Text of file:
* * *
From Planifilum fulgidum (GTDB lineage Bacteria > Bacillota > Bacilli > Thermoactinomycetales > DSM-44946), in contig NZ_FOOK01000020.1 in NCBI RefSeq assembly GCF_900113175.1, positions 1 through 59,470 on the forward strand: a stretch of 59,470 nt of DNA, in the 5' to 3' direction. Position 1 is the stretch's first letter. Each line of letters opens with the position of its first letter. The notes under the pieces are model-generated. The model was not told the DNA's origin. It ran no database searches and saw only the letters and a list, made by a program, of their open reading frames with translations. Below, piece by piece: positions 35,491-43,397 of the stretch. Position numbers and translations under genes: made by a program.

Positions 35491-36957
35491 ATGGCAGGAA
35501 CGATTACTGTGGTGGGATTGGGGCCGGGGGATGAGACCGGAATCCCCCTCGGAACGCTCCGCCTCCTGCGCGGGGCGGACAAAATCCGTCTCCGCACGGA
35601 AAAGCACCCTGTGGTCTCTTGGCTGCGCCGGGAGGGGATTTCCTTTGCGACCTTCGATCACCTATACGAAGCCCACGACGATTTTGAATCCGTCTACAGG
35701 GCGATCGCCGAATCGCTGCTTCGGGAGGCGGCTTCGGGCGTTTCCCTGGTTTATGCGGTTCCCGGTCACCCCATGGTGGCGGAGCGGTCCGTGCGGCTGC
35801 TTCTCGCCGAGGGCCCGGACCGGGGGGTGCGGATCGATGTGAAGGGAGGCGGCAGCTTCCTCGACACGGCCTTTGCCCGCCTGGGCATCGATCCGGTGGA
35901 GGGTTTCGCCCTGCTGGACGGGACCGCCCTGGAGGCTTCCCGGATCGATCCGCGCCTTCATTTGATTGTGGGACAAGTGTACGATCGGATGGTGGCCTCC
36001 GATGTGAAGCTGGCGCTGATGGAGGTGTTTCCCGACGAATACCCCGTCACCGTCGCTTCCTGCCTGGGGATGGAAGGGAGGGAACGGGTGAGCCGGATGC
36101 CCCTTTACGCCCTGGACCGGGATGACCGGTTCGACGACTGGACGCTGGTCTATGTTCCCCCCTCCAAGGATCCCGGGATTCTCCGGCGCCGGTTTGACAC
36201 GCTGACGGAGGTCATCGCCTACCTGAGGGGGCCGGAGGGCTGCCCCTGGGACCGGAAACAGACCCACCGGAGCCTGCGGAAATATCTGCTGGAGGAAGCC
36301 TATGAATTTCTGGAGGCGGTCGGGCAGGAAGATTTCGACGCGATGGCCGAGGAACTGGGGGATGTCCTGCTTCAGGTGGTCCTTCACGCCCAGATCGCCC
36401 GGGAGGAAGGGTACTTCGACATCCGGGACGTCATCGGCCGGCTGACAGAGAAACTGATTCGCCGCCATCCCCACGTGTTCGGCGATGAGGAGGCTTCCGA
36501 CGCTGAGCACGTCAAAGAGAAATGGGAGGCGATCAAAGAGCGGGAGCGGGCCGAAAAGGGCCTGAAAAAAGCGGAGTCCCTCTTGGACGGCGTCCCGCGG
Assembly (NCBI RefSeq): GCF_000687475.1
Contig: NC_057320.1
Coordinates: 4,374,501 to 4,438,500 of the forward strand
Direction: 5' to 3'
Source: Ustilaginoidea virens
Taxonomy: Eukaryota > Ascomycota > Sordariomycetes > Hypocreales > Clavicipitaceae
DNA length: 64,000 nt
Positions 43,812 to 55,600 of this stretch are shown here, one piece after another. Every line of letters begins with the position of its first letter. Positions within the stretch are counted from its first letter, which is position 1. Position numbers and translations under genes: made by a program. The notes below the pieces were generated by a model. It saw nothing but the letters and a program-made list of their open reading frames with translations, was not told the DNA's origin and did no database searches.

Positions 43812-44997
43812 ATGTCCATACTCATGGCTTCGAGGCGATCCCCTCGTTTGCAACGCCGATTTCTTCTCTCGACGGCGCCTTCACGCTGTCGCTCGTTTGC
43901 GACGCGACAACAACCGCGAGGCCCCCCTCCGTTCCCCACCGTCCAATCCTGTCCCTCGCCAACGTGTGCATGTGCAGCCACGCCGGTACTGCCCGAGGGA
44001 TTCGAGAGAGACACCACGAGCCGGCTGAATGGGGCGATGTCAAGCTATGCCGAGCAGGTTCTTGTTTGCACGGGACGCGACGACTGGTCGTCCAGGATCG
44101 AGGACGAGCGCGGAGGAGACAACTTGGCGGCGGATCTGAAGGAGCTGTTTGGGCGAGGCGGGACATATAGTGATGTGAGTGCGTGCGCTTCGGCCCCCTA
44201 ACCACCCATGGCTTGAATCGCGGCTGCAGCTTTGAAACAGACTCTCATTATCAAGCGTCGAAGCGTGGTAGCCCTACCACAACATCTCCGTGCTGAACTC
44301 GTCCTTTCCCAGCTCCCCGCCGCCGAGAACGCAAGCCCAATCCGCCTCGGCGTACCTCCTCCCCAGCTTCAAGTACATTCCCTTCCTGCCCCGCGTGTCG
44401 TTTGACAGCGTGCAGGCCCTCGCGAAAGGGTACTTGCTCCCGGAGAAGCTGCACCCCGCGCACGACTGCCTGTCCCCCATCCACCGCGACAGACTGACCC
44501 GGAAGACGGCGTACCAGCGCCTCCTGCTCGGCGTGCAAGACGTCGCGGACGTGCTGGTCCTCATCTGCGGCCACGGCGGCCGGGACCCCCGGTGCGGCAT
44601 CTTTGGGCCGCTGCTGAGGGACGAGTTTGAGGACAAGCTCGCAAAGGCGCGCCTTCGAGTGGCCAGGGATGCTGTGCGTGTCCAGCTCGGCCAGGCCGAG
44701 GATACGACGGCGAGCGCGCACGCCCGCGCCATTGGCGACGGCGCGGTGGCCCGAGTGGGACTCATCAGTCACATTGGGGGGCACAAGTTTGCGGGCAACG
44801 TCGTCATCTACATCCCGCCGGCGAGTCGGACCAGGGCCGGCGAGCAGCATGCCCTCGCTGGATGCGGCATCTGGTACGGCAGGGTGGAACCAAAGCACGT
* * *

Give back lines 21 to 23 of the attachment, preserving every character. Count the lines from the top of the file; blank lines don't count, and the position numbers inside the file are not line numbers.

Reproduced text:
DNA length: 64,000 nt
Positions 43,812 to 55,600 of this stretch are shown here, one piece after another. Every line of letters begins with the position of its first letter. Positions within the stretch are counted from its first letter, which is position 1. Position numbers and translations under genes: made by a program. The notes below the pieces were generated by a model. It saw nothing but the letters and a program-made list of their open reading frames with translations, was not told the DNA's origin and did no database searches.

Positions 43812-44997